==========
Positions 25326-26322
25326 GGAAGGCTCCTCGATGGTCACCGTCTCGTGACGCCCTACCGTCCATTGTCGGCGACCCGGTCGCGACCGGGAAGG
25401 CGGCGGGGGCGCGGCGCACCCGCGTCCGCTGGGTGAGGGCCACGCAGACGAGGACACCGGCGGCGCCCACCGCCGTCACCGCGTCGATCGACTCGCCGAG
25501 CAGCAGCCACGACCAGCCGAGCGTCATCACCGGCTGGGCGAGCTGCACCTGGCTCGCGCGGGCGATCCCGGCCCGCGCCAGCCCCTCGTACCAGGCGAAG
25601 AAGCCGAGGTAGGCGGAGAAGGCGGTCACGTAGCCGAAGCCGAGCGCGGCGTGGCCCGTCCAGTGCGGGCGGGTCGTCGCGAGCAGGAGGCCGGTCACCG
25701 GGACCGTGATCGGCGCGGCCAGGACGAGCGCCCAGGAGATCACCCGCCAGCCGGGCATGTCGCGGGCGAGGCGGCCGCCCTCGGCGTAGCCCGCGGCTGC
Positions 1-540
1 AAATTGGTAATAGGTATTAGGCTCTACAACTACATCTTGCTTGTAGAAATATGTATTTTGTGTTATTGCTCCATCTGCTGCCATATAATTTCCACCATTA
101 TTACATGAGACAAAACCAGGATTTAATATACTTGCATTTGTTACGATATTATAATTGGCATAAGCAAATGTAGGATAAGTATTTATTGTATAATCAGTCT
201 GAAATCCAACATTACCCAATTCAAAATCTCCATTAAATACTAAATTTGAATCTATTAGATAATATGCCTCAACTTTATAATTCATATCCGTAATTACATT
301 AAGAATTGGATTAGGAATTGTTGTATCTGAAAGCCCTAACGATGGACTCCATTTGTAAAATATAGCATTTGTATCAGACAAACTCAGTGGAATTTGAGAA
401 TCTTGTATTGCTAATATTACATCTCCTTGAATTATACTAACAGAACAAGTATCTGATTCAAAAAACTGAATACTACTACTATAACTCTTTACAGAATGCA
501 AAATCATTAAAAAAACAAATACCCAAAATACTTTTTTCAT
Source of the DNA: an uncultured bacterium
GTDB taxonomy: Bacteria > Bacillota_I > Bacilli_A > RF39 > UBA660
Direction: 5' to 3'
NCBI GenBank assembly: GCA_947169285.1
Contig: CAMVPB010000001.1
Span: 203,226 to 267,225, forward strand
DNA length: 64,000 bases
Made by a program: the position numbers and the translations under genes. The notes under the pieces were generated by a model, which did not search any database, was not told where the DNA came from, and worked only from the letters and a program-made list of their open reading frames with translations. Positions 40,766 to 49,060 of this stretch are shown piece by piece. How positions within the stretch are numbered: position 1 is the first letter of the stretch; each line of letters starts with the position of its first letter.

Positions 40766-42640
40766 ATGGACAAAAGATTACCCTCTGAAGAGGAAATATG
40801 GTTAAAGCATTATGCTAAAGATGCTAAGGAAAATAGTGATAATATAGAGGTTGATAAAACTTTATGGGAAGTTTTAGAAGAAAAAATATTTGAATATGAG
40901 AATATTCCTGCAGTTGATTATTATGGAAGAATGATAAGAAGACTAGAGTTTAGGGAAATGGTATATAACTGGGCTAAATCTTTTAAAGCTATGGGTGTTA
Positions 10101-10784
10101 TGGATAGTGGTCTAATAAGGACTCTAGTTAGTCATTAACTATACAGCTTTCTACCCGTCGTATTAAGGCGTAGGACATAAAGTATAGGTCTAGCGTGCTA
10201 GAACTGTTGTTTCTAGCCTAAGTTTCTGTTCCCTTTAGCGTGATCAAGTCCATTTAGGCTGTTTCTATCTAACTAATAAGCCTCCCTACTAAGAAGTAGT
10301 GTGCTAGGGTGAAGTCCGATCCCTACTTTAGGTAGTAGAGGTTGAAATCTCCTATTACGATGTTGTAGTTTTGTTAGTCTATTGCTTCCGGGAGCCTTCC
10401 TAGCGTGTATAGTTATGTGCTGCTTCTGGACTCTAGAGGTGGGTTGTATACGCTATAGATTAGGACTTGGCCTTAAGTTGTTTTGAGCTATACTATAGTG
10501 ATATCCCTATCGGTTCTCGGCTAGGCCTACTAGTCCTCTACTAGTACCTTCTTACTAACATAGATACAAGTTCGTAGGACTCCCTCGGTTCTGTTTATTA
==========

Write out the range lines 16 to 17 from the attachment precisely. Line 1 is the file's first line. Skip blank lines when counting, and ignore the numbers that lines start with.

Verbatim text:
Direction: 5' to 3'
NCBI GenBank assembly: GCA_947169285.1